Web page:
Alegria: The secret of good vegan food in Tel Aviv - review

Because parts of Tel Aviv now look like a huge building site, thanks to the light rail which is due to open next year, Alegria is hidden behind vast curtains of plastic sheeting.

 Alegria (photo credit: DAVID DEUTSCH)
Alegria
(photo credit: DAVID DEUTSCH)

“Our motto here is healthy, tasty and vegan,” says Maya, the owner and driving force behind Alegria, one of countless vegan restaurants dotted around Tel Aviv.

“Our motto here is healthy, tasty and vegan.”

Maya

Alegria, named for Maya’s mother who taught her how to cook, is situated at the northern end of Ibn Gvirol Street, making it easily accessible to us Netanya-ites. Because parts of Tel Aviv now look like a huge building site, thanks to the light rail which is due to open next year, Alegria is hidden behind vast curtains of plastic sheeting. But it’s definitely there and my vegan son and I recently enjoyed a meal there, under the watchful eye of Maya and her friend Noa, a former waitress who worked there when it opened in 2013 and later qualified as a nurse.

It was Noa who filled us in on the history of Algeria, explained the food and answered our queries. English is the lingua franca at Alegria, although both Maya and Noa are Israelis born and bred.

The history of Alegria

Alegria started out as a deli, selling sandwiches; slowly more dishes were added, often created by Maya. While we studied the menu, we had a glass of Sangria, a pink, sweet mix of wine, gin and juice, which had an excellent warming effect (NIS 28).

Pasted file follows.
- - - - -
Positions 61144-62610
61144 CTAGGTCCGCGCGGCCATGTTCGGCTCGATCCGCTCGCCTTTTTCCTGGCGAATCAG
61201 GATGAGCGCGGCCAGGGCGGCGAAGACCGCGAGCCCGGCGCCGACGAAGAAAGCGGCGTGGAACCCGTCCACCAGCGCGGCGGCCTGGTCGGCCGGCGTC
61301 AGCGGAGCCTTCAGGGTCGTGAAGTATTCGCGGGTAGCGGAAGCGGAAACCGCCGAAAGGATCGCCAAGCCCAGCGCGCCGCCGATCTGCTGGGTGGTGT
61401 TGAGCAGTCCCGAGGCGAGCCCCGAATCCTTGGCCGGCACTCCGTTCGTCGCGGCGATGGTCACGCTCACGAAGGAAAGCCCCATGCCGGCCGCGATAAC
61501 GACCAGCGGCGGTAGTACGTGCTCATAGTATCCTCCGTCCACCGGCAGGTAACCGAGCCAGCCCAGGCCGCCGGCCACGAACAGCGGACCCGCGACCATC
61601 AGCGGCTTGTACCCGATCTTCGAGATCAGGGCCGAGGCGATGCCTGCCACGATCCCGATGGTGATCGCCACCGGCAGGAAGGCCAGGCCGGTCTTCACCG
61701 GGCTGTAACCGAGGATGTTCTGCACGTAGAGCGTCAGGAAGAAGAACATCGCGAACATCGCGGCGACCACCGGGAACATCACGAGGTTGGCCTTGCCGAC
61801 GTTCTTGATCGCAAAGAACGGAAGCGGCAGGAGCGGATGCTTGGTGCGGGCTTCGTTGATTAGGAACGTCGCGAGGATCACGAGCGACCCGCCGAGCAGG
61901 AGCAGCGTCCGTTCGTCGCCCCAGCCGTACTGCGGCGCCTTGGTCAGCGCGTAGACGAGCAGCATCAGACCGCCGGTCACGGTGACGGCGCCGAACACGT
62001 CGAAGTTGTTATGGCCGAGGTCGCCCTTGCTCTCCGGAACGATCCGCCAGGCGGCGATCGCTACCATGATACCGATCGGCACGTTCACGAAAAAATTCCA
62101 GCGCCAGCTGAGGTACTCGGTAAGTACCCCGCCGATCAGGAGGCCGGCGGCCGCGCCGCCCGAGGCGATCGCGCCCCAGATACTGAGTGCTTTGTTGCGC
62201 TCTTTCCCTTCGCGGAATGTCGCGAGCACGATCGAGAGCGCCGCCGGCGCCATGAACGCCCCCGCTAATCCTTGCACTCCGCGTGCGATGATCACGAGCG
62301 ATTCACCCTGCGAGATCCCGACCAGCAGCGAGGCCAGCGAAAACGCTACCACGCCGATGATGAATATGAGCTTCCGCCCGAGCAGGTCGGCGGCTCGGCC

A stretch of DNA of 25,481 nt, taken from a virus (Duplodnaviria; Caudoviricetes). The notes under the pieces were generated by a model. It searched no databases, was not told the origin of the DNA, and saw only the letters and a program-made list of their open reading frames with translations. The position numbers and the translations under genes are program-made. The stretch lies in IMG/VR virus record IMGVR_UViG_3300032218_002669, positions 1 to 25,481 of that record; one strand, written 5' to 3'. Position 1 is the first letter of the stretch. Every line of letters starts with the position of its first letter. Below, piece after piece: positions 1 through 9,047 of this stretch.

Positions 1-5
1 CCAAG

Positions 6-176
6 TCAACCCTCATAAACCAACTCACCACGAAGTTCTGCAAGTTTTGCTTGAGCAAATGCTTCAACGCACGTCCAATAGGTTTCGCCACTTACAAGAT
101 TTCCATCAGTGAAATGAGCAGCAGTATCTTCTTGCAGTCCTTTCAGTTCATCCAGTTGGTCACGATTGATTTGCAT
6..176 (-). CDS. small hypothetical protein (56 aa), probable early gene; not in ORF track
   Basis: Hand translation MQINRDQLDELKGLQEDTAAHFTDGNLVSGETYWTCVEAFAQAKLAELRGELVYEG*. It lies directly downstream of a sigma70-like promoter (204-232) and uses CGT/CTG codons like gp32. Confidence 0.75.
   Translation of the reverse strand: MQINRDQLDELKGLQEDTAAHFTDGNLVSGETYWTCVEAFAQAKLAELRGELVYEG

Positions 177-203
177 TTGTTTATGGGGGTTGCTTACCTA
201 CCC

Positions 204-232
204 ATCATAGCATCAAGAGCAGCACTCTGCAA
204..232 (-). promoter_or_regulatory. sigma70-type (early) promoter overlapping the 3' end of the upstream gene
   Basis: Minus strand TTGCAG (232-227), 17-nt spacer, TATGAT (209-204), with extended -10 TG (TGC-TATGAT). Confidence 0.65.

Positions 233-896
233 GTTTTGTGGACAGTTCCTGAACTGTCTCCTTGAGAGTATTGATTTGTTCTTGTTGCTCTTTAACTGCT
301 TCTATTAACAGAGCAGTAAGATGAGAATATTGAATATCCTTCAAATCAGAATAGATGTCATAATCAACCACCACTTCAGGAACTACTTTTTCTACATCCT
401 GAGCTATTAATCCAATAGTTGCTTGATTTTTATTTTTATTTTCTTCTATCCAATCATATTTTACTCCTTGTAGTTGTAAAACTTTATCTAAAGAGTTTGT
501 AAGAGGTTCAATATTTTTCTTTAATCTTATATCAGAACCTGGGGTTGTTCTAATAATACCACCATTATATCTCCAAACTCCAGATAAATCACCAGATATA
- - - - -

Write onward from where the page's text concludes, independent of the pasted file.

Our starters were “tuna’ salad, made from chickpeas with some seaweed, “labane” from cashew nuts and an egg made from transformed tofu. The “tuna” certainly seemed to have the right texture; the “labane,” made from fermented cashew nuts, was creamy; and the “egg” had the right color, being spiced with turmeric (starters, NIS 28).

 Alegria (credit: DAVID DEUTSCH) Alegria (credit: DAVID DEUTSCH)

Next to appear were three hot dishes – chili beans with cinnamon that were very spicy; lima beans in coconut cream with spinach and tofu, delicious and slightly sweet; and tofu bowls, with “chicken patty,” lemon and chili.

The chili dish is called “chili non carne,” just one of several witticisms that appear on the menu.

Finally, Maya insisted we try two of her most popular dishes, Caesar salad and mixed grill.

The salad was made from fresh, crispy lettuce, with a secret dressing (lemony and very good) and topped with grated “cheese” from fermented cashews. 

“It’s the most popular dish here,” says Maya, which is not surprising as it was really yummy (NIS 58).

The “mixed grill” or “me’orav Yerushalmi” is made from three different kinds of mushrooms and tofu, spiced with cumin and turmeric. It had a slightly smoky flavor and the dressing was mustard and thyme aioli (NIS 64). This came with Asian salad on the side – shredded cabbage with miso and tehina.

“I don’t fry anything; it’s all baked in the oven,” Maya says. “Also, I grind all my own seeds, because for me the secret of good food is in the spices. You don’t need to be a vegan to come here – just enjoy eating good food.”

Alegria165 Ibn Gvirol St.Tel Aviv(03) 613-6964Sun.-Thurs., 10 a.m.-10:30 p.m.Friday, 9 a.m-5 p.m.Kashrut – Tsohar

The writer was a guest of the restaurant.